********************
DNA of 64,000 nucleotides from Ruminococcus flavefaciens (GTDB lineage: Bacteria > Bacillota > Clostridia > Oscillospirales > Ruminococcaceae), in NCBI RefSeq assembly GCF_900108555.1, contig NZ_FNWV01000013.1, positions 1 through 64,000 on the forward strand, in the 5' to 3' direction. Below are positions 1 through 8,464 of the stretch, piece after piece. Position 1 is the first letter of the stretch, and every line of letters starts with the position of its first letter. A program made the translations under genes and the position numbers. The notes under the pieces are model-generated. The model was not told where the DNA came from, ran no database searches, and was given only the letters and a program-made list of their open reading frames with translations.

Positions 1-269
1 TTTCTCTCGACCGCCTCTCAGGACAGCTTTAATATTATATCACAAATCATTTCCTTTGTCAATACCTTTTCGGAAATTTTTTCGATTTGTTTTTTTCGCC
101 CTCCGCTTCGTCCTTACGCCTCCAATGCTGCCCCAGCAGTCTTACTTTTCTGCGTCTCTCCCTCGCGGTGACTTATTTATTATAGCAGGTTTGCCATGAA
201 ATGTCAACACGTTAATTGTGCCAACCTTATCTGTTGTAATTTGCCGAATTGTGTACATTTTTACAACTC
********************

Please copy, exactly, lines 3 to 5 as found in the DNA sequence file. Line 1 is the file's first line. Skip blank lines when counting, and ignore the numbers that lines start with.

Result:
1 TTTCTCTCGACCGCCTCTCAGGACAGCTTTAATATTATATCACAAATCATTTCCTTTGTCAATACCTTTTCGGAAATTTTTTCGATTTGTTTTTTTCGCC
101 CTCCGCTTCGTCCTTACGCCTCCAATGCTGCCCCAGCAGTCTTACTTTTCTGCGTCTCTCCCTCGCGGTGACTTATTTATTATAGCAGGTTTGCCATGAA
201 ATGTCAACACGTTAATTGTGCCAACCTTATCTGTTGTAATTTGCCGAATTGTGTACATTTTTACAACTC